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DRIPs: A commission-free way of building your retirement nest egg

by Wayne Cheveldayoff, 2003-08-30

One of the key advantages of dividend reinvestment plans, or DRIPs, is that participating investors donít have to pay brokerage commissions on the additional stock investments they make. Under such plans, dividends are automatically reinvested into new shares without any transaction costs.

While the saving in brokerage commissions may seem small at first, every little bit helps when you are building a retirement nest egg. The longer the investment is held, the more the benefit would compound.

Not all dividend-paying companies in Canada have a DRIP. But more than 40 blue-chip Canadian companies do, including all of the major banks and many of the better known names listed on the Toronto Stock Exchange, such as Molson, Noranda, TransCanada Pipelines and BCE.

At least 45 income trusts also offer DRIPs (in this case, distribution reinvestment plans). The list includes many of the popular real estate investment trusts (REITs) and oil and gas royalty trusts.

The best way of knowing if a company or trust has a DRIP is to check its website or send an email inquiry to an address listed on the site.

You can usually start a DRIP program with as little as one share or trust unit registered in your name. All it takes is filling out a form.

Once you are in the program, your dividends (or distributions) will be automatically invested in shares (or trust units) and you will receive regular statements.

The reinvestments are usually made at the prevailing market price, although, in a few cases, the reinvestment is undertaken at a discount of between 2 and 5 per cent to the market price. Such discounts are offered by the Toronto-Dominion Bank (2.5 per cent), Telus (3 per cent), Pembina Pipeline Income Trust (5 per cent) and Enerplus Resources Fund (5 per cent), among others.

Companies and trusts offer these discounts as a way of building a loyal shareholder base. Also, while not the main reason, raising capital in this way is usually cheaper than the 8 per cent or more in dealer commissions it costs companies and trusts to raise funds via the public markets.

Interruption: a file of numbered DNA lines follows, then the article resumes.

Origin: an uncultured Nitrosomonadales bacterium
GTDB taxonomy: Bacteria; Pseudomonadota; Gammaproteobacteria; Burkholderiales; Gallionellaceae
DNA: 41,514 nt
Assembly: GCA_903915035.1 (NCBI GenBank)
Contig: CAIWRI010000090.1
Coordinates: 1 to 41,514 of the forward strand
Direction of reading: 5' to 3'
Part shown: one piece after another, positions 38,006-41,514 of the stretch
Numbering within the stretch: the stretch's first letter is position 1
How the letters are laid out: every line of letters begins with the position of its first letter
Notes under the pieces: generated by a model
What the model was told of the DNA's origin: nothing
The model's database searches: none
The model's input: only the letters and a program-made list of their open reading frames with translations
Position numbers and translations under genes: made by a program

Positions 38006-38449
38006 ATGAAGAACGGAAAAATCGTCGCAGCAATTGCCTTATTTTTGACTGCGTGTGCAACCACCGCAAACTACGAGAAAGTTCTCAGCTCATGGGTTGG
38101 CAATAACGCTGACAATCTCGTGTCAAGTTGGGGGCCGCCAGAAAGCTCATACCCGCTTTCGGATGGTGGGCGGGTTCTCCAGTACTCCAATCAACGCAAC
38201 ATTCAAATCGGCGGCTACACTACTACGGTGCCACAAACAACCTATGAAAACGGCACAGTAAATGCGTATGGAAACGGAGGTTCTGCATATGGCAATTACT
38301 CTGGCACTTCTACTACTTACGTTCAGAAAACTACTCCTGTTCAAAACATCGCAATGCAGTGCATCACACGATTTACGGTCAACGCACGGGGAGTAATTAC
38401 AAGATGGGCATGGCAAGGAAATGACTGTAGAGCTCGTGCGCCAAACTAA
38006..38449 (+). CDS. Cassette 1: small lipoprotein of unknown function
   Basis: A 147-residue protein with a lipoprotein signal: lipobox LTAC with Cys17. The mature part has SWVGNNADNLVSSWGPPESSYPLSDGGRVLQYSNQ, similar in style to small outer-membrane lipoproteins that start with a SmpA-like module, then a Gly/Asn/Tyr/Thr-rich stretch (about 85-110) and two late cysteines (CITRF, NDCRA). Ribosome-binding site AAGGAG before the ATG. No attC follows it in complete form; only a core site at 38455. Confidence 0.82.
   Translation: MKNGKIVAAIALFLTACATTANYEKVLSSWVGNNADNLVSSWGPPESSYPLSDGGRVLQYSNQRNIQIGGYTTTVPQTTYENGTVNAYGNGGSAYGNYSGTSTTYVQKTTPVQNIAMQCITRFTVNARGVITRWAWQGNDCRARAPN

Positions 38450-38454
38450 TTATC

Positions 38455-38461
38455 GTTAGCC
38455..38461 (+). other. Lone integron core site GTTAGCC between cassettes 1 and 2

About half of the DRIPs offer investors the option of putting in more cash to buy more shares or trust units--also without having to pay brokerage commissions. These cash investment options range from a little as $3,000 annually to as much as $350,000 a year. BCE, for example, limits such cash investments to $20,000 a year. Inco limits them to $56,000 a year and Riocan REIT and Canadian REIT each apply limits of $25,000 a year.

While DRIPs offer tangible benefits, investors also face significant paperwork.

For tax purposes, DRIP participants would be wise to keep a complete set of records for all reinvestments as long as they continue to own the shares or trust units. The only exception would be for shares or units held in registered plans, such as RRSPs, RRIFs and RESPs.

Outside of such registered plans, there is no special tax treatment for DRIPs. Dividends or distributions reinvested in a year must be recorded on your tax return for that year as if they were received in the normal way. Thus, they will be taxed like any other dividends.

When the shares are sold and it comes time to calculate the capital gain (or loss) for tax purposes, all stock purchases through reinvestments will have to be known and accounted for. The reinvestments are added to the original investment to determine the total cost of the holding.

For reinvested distributions, it could get fairly complicated, as these may be split in any given year, depending on the trust, into taxable income, dividends and return of capital.

Return of capital is not immediately taxable but is eventually taxed as a capital gain because it reduces the adjusted cost base of the investment from which the capital gain is calculated. However, when the trust units are sold, the total amount of distributions that were reinvested would be added to the adjusted cost base to determine the total cost of the holding. Given the complexity, it would be best for investors in this position to consult an accountant.

Wayne Cheveldayoff is a former investment advisor and professional financial planner. He is currently specializing in financial communications and investor relations at Wertheim + Co. in Toronto. He can be contacted at

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©2003 Wayne Cheveldayoff